Don’t worry, we are not going to suddenly wade into the murky and scary world of the politics of healthcare reform, and we are not going to debate this concept here, but this debate gives us some wonderful language from which to illustrate the concepts of Ecosystem Gardening and how your actions can really make a difference. I’ve put together a list of terms being endlessly bandied about in this debate and made an analogy of how you can apply them to the choices for wildlife you make in your garden.
Wildlife species of all kinds are in serious trouble because of habitat loss, fragmentation, and degradation due to human action. We are simply leaving them no place to go. Without action from us many species will disappear. “Uninsured” species (those most at risk) include birds, butterflies, frogs, toads, salamanders, bats, and native pollinators. We have the ability to provide for the “uninsured” wildlife species by making positive choices in our gardens and creating welcoming habitats for them. Even small choices can have a great impact, such as planting native plant in that empty spot, providing host plants for butterfly caterpillars, adding a water source, or creating a nectar garden for native pollinators and butterflies. Doug Tallamy, author of Bringing Nature Home, talks of these choices when he states:
Now, for the first time in its history, gardening has taken on a role that transcends the needs of the gardener. Like it or not, gardeners have become important players in the management of our nation’s wildlife. It is now within the power of individual gardeners to do something that we all dream of doing: to “make a difference.” In this case, the “difference” will be to the future of biodiversity, to the native plants and animals of North America and the ecosystems that sustain them.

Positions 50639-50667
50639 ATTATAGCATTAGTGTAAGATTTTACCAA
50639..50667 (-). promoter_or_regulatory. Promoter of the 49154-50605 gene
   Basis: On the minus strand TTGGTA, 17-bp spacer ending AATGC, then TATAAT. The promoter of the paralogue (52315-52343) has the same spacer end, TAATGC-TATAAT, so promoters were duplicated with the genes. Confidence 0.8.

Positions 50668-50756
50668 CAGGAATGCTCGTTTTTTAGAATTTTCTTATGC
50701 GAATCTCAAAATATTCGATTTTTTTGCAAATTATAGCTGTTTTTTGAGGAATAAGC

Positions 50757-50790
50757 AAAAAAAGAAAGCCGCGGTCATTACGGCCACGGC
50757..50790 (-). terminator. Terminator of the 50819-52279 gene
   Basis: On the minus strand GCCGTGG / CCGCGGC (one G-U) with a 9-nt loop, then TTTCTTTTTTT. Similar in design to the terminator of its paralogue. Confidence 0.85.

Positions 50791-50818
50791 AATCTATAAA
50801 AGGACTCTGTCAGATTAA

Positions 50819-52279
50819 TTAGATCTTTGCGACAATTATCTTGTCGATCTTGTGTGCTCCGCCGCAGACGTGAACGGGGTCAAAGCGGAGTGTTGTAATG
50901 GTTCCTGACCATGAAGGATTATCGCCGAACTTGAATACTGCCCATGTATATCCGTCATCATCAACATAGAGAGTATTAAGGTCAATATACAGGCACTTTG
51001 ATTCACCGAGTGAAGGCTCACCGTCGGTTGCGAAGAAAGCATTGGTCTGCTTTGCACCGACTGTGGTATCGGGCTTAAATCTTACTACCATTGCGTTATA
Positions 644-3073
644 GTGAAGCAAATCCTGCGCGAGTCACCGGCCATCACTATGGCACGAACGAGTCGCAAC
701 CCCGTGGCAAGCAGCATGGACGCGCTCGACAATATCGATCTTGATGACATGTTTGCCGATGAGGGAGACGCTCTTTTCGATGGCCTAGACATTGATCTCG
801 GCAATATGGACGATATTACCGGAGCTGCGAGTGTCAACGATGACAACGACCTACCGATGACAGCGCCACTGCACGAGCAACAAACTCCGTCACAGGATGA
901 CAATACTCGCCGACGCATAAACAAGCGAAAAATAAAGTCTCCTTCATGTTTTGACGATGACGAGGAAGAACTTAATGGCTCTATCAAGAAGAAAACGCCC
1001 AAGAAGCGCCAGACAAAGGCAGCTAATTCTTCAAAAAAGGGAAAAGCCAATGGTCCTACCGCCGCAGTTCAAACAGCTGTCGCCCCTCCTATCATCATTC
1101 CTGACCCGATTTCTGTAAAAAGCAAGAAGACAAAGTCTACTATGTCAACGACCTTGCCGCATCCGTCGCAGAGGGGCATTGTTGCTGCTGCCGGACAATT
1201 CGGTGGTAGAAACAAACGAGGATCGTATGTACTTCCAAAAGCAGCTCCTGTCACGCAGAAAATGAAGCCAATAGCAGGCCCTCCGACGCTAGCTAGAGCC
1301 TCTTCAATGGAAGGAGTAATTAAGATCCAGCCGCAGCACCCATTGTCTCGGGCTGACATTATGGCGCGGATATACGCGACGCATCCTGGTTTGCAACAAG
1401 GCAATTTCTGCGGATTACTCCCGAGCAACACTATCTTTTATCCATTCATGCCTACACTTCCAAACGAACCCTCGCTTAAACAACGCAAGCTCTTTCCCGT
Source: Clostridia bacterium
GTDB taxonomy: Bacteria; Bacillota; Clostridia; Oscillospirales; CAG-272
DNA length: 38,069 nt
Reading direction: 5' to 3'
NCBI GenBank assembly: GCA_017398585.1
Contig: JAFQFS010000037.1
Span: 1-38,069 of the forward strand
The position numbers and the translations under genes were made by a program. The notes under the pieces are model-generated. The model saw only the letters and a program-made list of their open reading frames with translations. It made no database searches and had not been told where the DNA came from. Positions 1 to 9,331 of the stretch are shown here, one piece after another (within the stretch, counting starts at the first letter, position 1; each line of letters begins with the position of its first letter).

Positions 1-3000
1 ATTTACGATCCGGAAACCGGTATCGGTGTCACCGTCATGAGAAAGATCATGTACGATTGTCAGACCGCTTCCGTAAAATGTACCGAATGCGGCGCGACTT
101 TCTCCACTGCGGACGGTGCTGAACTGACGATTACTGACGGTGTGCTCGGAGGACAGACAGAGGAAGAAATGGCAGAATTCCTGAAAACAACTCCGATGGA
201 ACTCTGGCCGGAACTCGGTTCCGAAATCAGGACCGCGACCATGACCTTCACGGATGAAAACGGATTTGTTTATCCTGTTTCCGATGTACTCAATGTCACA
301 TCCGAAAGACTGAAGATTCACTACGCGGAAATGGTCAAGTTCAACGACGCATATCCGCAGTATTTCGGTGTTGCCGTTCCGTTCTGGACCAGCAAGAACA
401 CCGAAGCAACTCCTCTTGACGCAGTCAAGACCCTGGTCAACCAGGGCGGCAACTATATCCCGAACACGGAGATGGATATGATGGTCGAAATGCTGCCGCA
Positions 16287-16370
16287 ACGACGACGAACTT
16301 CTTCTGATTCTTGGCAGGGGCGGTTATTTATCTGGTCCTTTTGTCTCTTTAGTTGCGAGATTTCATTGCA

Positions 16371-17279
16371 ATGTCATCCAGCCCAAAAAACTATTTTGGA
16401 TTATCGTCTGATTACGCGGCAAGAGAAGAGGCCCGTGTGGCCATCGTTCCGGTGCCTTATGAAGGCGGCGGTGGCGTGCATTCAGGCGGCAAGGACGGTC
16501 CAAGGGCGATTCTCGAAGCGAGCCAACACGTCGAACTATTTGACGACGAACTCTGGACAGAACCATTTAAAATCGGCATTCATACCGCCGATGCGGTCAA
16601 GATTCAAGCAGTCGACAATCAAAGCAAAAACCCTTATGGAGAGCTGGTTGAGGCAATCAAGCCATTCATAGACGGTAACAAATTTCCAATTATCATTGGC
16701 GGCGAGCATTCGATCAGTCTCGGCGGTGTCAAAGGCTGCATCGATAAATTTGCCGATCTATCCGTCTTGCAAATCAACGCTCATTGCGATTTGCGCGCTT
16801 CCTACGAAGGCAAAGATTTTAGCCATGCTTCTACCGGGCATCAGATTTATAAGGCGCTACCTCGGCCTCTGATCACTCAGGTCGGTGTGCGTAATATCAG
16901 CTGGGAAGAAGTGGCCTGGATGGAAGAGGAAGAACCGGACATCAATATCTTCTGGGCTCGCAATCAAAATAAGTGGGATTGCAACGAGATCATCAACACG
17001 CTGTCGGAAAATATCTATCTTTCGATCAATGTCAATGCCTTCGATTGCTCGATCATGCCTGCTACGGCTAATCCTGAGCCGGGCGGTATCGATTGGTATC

We have developed a set of “pre-exisiting conditions” that threaten wildlife. As human development has spread from the cities to the suburbs and beyond and gobbled up farmland, drained wetlands, clearcut forests, and made room for the necessities of life such as another Walmart, strip mall, luxury condo, or business park, we have taken away vital habitat for wildlife, degraded ecosystem function and services, and left many species of wildlife and plants in danger of extinction.
We have been seduced by the $32 billion dollar per year chemical fertilizer, herbicide, and pesticide industry who spends millions of dollars each year convincing us that we are less than perfect citizens if we do not continue to purchase and apply these poisonous elixirs. In fact, this industry is currently spending millions of dollars to convince us that Michelle Obama has placed her children in great danger because she has not succumbed to the “Big Pharma” hype that food safety can only be insured by the application of their magic potions, but she has instead opted for an organic vegetable garden at the White House (Yay, Michelle). We must say no to “Big Pharma.” Pesticides have wiped out large numbers of butterflies and native pollinators. Herbicides have destroyed endangered native plants and may be a cause in the decline of frogs and toads. And fertilizer runoff causes a dead zone larger than New Jersey every year at the mouth of the Mississippi in the Gulf of Mexico where fish, shrimp, crabs and other life are unable to survive (and neither are the fishermen who are dependent on this harvest for their livelihoods).
The Public Option